What is 'dry eye'?
When the eye does not produce enough tears, or when those tears that are present evaporate too quickly it is called 'dry eye'.
This causes dessication and inflammation of the surface of eye, and leads to a number of symptoms:
· Irritation, burning, stinging, and a feeling of 'something in the eye'.
· Intermittent redness.
· Stickiness, especially in the morning.
· Difficulty opening the eyes in the morning, and tired eyes through the day.
· Intermittent watering of the irritable eye - especially in the wind or when trying to read.
· Fluctuating vision.
These symptoms are particularly noticeable in patients with dry eye in the following circumstances:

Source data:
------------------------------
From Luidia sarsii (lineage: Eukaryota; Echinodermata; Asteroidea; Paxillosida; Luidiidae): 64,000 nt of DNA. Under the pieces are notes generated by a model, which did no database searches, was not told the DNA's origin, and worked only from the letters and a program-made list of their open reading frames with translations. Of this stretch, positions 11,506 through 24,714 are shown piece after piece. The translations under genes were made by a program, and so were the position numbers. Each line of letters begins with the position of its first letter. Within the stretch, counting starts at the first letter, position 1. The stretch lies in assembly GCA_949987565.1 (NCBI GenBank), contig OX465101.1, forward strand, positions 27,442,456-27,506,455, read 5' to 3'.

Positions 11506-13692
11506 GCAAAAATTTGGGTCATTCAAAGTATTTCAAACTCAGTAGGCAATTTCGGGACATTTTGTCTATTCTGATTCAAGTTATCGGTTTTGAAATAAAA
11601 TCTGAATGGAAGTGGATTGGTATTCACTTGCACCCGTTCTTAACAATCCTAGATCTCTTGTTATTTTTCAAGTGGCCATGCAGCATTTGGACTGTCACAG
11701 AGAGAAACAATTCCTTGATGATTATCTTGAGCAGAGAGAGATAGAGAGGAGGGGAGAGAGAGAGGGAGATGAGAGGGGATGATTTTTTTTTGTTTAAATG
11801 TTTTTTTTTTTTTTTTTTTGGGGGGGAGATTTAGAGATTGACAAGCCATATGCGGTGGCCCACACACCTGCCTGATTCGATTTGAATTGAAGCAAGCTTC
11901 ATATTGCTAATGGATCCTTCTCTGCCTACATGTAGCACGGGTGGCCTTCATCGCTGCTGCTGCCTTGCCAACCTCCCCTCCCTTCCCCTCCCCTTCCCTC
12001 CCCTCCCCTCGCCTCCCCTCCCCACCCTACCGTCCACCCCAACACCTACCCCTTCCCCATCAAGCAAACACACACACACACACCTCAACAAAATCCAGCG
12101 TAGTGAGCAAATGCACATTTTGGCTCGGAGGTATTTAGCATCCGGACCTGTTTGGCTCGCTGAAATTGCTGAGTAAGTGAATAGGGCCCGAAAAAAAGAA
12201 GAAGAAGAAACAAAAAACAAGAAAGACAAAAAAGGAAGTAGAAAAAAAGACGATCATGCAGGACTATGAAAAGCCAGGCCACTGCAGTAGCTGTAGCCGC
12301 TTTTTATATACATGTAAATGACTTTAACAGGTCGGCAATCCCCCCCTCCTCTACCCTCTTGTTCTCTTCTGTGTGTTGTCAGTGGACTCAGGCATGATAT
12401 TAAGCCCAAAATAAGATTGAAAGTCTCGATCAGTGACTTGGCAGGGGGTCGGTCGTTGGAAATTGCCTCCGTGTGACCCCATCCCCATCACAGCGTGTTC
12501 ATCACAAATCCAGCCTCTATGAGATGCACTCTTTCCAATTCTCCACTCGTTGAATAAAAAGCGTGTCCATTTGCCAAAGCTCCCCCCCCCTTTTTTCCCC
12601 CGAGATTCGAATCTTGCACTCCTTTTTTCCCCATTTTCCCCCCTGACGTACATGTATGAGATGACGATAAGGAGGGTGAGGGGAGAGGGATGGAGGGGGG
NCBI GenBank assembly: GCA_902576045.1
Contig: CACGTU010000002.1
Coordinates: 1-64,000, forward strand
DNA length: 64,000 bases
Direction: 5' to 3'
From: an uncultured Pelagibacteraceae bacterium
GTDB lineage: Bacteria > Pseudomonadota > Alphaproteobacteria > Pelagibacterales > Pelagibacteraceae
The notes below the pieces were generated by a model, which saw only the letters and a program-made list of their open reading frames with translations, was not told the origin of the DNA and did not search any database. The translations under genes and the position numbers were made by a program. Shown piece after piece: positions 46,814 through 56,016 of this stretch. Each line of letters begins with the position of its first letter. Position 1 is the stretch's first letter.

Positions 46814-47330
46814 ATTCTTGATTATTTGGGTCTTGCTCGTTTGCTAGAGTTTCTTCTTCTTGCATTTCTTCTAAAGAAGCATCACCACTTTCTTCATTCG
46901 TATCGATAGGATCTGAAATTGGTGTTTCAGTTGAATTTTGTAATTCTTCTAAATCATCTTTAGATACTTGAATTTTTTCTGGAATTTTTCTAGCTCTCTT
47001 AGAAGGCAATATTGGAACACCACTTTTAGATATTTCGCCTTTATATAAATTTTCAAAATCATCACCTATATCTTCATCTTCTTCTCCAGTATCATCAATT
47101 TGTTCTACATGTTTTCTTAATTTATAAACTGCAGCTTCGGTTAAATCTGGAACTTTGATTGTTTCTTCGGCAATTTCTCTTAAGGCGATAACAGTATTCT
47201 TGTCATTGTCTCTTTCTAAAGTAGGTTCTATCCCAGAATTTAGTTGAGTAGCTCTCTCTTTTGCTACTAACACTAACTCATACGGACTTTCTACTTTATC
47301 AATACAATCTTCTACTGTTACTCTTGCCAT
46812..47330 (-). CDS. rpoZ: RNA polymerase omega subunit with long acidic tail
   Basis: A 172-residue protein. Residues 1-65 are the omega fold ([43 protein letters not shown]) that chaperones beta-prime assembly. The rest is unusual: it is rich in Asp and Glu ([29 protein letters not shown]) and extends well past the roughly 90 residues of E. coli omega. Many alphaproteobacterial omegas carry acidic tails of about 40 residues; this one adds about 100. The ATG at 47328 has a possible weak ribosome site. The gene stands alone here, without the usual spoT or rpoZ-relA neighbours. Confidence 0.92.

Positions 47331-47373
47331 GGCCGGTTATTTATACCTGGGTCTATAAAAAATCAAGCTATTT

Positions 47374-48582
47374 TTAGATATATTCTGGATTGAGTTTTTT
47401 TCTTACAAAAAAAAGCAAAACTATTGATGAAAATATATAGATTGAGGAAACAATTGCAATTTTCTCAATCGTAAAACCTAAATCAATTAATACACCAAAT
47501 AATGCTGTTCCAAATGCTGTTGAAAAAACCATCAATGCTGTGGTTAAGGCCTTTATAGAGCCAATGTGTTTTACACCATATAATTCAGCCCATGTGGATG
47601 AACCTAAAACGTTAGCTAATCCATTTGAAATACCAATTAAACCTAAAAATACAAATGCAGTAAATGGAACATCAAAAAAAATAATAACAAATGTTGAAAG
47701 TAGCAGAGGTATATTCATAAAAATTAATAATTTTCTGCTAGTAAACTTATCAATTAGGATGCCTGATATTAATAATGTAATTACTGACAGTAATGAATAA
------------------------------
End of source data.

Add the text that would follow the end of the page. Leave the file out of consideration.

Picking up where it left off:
· In dry air environments (eg a hot day)
· In windy conditions.
· In air conditioning or central heating, or before an open fire.
· During periods of concentration (e.g. driving, reading, computer work) especially when combined with the above conditions.
· Contact lens wear.
· After laser vision correction.
If left untreated, dry eye can lead to persistent pain, ulceration of the cornea and some loss of vision. There can be an increased risk of secondary infection. Permanent loss of vision from dry eye is uncommon however.
Treatment should to be tailored to the individual. There are various preparations to treat dry eye that are available. A specialist examination of your eyes to assess your specific needs is important, so that any recommended investigations, and the most effective treatment can be arranged.